There are those in the “Fedspace” that attempt to make somewhat of an effort to be informative in their speeches. Richard Fisher is typically one of these; however, when it comes to actual fiscal policy it’s difficult, because the truth is hard to stomach — or speak of.
In a nutshell, my vision has been as follows: In 2008, businesses were experiencing cost-push pressures. They discovered they could not price the goods and services they were selling aggressively enough to match rising production costs. Headline inflation for both June and July 2008 was scored at an annualized rate of 11 percent, as measured by the Consumer Price Index; the 12-month rate in July 2008 was 5.5 percent—the highest level since January 1991. Driven by fear that inflation was beginning to systematically take root, and aided by an acceleration in the ability to harness productivity-enhancing technology and more sophisticated exploitation of globalization, businesses began to focus in earnest on cost containment. They began this process with their largest cost center, labor. When the Panic of 2008–09 struck in late summer, they doubled down on their cost-control initiatives. Final demand imploded; pricing power vanished; the prospect of top-line growth evaporated. To preserve margins, cost-control management became even more aggressive, with the result that labor took it in the neck and unemployment skyrocketed.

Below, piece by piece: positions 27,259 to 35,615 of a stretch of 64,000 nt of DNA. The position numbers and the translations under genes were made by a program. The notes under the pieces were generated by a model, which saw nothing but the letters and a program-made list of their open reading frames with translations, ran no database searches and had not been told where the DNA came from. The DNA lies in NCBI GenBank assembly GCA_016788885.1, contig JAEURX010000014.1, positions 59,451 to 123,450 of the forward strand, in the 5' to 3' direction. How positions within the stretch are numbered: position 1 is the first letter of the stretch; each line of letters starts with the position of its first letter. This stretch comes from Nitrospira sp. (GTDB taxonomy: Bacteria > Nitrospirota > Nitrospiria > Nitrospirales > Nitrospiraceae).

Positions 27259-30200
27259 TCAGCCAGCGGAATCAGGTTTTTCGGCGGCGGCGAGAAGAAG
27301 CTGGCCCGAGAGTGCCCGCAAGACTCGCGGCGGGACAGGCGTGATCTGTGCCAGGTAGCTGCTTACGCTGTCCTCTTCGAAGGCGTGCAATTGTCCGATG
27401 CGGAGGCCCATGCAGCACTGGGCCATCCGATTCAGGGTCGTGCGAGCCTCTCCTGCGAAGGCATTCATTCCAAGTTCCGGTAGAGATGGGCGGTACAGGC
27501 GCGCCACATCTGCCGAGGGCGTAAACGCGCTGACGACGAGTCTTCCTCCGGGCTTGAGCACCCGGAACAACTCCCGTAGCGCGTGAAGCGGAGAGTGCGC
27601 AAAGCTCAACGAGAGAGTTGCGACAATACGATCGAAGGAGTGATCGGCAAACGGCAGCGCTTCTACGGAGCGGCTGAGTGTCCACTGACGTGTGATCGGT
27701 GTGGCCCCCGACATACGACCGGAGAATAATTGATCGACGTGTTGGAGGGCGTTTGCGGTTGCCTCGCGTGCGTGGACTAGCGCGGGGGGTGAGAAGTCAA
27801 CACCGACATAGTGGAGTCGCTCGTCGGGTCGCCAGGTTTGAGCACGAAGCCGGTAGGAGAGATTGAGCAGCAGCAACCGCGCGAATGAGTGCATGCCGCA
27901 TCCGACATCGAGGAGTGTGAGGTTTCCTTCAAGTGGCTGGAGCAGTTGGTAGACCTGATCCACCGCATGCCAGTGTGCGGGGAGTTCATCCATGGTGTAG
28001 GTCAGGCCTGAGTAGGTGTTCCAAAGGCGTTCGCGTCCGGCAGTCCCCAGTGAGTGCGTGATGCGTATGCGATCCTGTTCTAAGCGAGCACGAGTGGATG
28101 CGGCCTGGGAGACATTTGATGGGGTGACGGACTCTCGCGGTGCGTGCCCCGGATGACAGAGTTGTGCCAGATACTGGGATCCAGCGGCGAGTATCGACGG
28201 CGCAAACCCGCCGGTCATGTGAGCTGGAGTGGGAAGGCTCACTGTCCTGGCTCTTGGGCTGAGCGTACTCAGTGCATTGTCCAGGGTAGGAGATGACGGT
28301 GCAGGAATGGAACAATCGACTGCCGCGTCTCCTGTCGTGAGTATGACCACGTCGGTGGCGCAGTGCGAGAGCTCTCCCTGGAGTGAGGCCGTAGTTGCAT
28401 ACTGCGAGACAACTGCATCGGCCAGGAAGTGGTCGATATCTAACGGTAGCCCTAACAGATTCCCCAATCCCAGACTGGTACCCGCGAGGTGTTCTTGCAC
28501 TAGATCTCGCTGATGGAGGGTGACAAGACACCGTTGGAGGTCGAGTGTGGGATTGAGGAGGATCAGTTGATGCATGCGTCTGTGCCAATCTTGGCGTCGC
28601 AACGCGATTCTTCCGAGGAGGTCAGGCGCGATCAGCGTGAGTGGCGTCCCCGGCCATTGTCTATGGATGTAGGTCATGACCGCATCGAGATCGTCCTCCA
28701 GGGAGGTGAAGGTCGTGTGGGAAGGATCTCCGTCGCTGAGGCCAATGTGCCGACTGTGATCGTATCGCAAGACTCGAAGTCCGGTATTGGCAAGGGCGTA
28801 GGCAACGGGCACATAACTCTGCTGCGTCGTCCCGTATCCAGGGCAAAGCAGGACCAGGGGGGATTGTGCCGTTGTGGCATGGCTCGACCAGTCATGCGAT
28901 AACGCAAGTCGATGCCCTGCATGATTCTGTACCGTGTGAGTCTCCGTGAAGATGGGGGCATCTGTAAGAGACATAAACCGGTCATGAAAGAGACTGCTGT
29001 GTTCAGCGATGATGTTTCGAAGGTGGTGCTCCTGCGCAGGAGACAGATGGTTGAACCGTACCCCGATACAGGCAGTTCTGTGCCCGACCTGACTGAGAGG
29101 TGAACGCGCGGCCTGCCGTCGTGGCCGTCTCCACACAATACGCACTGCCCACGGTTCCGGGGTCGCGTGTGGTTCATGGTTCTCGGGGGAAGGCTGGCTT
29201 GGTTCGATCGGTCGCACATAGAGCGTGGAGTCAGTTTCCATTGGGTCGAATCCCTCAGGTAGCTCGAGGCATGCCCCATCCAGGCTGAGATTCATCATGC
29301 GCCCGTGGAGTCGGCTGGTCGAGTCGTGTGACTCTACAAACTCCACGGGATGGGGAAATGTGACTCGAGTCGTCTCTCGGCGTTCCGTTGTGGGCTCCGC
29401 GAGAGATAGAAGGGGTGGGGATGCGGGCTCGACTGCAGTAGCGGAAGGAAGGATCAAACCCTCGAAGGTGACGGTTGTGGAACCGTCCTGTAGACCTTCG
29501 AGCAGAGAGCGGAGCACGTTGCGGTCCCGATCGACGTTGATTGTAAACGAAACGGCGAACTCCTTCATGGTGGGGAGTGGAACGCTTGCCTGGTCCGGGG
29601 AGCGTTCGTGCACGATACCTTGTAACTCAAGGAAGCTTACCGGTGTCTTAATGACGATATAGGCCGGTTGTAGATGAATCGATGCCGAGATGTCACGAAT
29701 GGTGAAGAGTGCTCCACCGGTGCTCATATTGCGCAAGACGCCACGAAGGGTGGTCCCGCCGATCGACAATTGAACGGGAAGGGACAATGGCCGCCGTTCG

You don’t think that this chart had anything to do with that do you Richard?
Hmmm…. the economy tends to have a lag in it on inputs, doesn’t it? Gee, what was happening in the time leading up to 2008? There wasn’t this massive surplus of credit money that was flowing into the economy and driving up prices, was there?
Today, over three years into this dynamic, businesses remain cautious about cost control and adding significantly to payrolls and job-creating domestic capex. This is despite being awash in liquidity. The Federal Reserve has flooded the markets with cheap, readily available money. The private sector, the wellspring of productive job creation, now has the financial means to grow employment. But it lacks the incentive to do so.
Well, how many times do you expect people to get fooled?
This is one of the things I find most-amusing about the Fed wonks of various sorts — they never actually talk about what not only happened, but what is still going on!
How does Richard think that the above chart happened? It wasn’t from the market being flooded with cheap, readily-available credit money, was it? Oh wait….